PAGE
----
WD Red NAS hard drive (WD30EFRX)
WD's Red drives are designed specifically with network attached storage devices in mind
- Three-year warranty
- Good performance
- Efficient performance
- High data density
- Specific spin speed not stated
WD's Red drives are good solution if you've just bought a NAS enclosure and aren't sure what types of drives you want to stick in there. They have a slightly longer warranty than desktop drives, as well as a longer stated mean time between failure, which is key for drives that will likely be on all the time.
Price$ 219.00 (AUD)
WD's Red series of hard drives is designed to be used with network attached storage (NAS) devices, rather than in desktop computers. The drives are new additions to the company's already colourful internal drive line up, which includes the Blue series (for everyday computing), the Green series (for low-power systems) and the Black series (for high-end PCs).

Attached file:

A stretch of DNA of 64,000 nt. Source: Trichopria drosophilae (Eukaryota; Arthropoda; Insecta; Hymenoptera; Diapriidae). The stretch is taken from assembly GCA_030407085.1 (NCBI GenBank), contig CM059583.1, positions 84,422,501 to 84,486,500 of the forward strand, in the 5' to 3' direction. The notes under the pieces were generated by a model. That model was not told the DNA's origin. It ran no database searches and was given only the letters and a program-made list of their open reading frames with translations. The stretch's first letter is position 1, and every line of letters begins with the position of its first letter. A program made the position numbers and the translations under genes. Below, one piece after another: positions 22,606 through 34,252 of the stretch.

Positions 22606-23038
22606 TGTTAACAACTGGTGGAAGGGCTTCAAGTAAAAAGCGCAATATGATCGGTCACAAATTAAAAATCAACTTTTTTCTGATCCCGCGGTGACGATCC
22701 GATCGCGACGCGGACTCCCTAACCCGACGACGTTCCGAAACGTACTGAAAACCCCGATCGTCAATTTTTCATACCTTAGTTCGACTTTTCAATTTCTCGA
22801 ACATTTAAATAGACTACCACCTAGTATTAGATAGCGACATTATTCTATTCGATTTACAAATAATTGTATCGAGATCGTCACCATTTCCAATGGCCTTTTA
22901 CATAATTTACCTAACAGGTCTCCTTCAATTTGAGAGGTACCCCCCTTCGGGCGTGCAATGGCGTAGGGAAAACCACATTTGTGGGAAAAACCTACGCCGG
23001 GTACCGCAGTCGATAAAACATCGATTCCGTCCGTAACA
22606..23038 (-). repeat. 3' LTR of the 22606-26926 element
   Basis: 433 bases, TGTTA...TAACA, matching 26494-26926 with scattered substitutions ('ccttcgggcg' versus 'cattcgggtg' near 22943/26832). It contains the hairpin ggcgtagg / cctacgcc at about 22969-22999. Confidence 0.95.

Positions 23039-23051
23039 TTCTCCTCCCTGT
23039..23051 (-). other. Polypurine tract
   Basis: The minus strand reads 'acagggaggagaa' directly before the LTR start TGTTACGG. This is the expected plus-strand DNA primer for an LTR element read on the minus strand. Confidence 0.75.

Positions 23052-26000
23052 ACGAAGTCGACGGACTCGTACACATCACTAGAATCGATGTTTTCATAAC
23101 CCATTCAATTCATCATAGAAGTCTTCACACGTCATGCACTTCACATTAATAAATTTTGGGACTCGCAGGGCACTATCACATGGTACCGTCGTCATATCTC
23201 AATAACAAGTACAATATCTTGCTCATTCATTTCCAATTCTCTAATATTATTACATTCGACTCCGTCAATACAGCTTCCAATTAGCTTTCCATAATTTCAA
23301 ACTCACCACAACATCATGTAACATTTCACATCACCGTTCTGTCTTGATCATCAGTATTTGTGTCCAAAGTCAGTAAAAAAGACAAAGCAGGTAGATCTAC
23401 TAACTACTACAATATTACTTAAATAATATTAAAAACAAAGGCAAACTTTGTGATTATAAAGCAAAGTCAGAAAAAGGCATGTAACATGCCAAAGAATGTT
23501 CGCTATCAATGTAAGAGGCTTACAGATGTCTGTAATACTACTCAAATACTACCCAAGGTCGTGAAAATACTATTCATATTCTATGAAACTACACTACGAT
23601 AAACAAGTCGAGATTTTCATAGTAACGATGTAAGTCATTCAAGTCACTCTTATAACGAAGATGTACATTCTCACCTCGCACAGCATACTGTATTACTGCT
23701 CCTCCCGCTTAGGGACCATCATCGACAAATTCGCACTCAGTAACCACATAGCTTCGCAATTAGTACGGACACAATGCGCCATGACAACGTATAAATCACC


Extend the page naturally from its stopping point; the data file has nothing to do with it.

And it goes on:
What makes these drives NAS-ready is their ability to run non-stop 24 hours a day, every day, and they are backed by a support plan that includes a dedicated 24-hour a day hotline in case you ever run into trouble with a drive and need advice on how to proceed.
The capacities available for the Red drives are 1TB, 2TB and 3TB and they are in a typical, 3.5in desktop drive form factor. They feature SATA III, 64MB cache and firmware called NASware that is specifically optimised for the NAS environment. WD claims that the Red drives have an increased mean time between failure (MTBF) of 35 per cent over standard desktop drives, allowing them to run all day, every day with less chance of failing than typical desktop drives under the same workloads.
They have a three-year warranty, which is one more year than the two years offered for WD's Blue and Green desktop drives, but which is two years short of the five years offered by the high-performance Black drives. It's also two years short of what WD offers with its enterprise-class drives, such as the WD RE.